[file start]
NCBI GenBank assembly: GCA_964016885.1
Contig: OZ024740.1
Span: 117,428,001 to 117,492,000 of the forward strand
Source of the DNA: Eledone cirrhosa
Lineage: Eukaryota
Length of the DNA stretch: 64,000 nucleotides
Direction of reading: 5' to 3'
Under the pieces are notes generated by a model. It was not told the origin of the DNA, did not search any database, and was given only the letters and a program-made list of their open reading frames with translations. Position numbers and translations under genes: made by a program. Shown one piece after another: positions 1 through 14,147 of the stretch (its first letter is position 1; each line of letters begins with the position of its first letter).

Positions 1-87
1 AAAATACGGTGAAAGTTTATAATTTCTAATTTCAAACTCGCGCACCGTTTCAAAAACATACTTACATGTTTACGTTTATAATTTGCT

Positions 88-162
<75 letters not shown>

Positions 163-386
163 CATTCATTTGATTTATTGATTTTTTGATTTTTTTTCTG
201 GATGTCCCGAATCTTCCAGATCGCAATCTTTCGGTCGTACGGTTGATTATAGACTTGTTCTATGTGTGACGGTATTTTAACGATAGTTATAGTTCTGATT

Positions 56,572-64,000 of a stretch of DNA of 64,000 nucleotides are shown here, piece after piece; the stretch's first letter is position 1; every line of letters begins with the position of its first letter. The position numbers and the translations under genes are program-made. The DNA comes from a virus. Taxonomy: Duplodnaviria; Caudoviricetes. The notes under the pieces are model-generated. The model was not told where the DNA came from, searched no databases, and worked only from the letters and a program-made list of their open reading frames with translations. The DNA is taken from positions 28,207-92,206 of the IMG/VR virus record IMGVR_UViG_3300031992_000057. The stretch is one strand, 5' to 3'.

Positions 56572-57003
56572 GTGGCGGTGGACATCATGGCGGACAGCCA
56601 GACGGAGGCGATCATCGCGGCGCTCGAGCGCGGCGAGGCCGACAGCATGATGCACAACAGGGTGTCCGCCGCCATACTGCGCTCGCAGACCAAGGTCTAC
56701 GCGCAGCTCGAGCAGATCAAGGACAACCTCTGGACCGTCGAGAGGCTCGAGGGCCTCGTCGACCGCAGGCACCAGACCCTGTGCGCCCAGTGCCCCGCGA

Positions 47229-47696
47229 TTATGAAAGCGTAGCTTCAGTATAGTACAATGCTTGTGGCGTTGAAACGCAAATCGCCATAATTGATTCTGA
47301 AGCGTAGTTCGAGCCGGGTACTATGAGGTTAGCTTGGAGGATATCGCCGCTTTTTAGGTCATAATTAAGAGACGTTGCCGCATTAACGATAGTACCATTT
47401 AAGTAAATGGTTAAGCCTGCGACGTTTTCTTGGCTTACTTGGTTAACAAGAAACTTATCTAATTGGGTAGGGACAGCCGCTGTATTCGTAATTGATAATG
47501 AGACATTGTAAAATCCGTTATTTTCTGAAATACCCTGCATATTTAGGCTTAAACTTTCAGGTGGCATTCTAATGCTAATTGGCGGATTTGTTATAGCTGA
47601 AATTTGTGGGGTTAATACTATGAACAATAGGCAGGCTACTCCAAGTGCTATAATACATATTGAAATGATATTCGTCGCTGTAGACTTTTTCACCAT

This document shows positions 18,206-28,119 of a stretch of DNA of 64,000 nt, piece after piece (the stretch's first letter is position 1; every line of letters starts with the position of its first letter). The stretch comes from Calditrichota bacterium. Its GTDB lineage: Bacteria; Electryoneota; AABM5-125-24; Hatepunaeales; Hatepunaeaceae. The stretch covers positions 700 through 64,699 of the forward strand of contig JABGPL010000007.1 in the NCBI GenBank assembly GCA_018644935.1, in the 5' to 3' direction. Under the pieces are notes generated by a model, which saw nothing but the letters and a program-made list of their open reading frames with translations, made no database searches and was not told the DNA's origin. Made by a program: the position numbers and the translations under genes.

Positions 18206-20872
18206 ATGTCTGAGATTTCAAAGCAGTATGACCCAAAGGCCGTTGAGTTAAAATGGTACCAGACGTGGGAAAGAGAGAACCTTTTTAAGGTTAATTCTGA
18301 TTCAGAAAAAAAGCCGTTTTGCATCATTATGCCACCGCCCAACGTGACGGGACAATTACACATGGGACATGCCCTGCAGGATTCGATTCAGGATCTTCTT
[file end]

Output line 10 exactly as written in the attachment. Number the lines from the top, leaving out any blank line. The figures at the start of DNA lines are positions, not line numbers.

1 AAAATACGGTGAAAGTTTATAATTTCTAATTTCAAACTCGCGCACCGTTTCAAAAACATACTTACATGTTTACGTTTATAATTTGCT